12,607/50,000. I really want to get further along in the story, but this project seems to want to be written scene by scene, not chapter by chapter.
With acknowledgments and many thanks to Aunt Mary, that unparalleled seamstress.
Every day Melly tried to walk a little further outside, but that exercise was was still a daily source of frustration and unpredictability. At odd times her leg muscles seemed to give out, or she would feel suddenly faint. It against these eventualities that she had to haul her walker everywhere, to prevent her from being collapsed and stranded in some remote room. Other times, she merely felt weak. It was wearing even to drag herself down the hall to the dining room. For her first few days at Stillwater she had remained mostly in her room, laying in bed or sitting by the south-facing window gazing out over the fields of sugarcane, but she was restless to be doing something, and the time weighed heavily on her. Malcolm, seeing that she needed occupation, had recommended several books to her, and she quickly began searching the house for the ideal nook for reading.
At first she thought she might want to read on one of the balconies. There were two of them opening out separately from the library alone. The first, which spanned the two deep-sashed windows and was shaded by the balcony of the room above, was only just deep enough for a chair to be nestled against the iron tracery of its balustrades. The second opened from a door to the right of the fireplace and curved around past the french doors in the rounded stairwell wall to meet another door into Esther Davis’ office. Despite their beauty, Melly found it difficult to settle down outside. She had always been unduly susceptible to mosquito bites, and in the afternoon the westward balconies were unbearably hot. The main wing of the house was kept cool for the sake of the grand rooms, and though she feared that Esther would scold her, she began creeping into the front part of the house after the tour groups had left, to sit in the semi-circular alcove of the drawing room.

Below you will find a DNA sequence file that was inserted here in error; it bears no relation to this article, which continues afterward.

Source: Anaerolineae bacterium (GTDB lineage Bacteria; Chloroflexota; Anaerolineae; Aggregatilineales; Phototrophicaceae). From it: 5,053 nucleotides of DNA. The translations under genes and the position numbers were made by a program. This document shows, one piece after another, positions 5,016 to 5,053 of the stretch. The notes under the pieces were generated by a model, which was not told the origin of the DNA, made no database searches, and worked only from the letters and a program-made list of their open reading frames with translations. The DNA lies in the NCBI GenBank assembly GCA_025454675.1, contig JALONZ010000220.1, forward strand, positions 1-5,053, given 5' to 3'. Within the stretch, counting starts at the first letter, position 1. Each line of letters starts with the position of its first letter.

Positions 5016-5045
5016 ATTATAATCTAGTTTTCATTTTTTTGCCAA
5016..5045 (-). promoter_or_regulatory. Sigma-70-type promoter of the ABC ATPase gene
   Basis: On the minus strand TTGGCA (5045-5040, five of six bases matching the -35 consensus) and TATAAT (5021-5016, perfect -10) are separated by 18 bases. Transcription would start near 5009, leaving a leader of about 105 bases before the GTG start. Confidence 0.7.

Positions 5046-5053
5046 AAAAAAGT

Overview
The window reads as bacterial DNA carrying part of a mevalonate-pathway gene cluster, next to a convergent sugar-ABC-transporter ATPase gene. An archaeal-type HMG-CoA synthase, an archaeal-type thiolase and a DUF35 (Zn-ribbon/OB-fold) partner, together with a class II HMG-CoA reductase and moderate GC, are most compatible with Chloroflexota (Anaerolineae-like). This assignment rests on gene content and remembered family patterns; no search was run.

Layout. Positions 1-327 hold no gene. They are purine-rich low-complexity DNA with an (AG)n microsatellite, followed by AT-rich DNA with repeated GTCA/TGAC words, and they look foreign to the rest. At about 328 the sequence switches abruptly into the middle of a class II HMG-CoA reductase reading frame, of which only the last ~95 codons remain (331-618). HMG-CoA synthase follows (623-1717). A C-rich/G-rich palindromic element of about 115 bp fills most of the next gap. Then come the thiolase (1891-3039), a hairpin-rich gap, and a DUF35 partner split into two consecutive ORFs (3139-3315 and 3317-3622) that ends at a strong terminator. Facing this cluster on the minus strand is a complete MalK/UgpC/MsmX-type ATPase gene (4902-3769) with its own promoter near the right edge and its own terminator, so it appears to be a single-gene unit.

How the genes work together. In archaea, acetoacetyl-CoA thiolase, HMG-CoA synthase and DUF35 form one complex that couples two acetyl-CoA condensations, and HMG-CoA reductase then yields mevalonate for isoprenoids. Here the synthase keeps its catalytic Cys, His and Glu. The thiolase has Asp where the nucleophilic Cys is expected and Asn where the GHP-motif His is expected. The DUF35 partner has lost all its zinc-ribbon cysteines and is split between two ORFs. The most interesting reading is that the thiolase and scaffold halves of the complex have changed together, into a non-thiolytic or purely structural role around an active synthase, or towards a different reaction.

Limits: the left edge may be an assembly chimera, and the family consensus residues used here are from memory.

This secluded spot, isolated with pillars and curtains, flooded with mellow eastern light from three tall windows, was the ideal spot for Melly. Although unseen, she had the vantage of the two big eastern rooms, and, when the doors were opened, the hall and the western rooms as well. There was a comfortable chair in which she could, and did, curl up for hours. The evenings of early summer were long and clear, and it was here that Melly would sit after dinner with Malcolm’s books.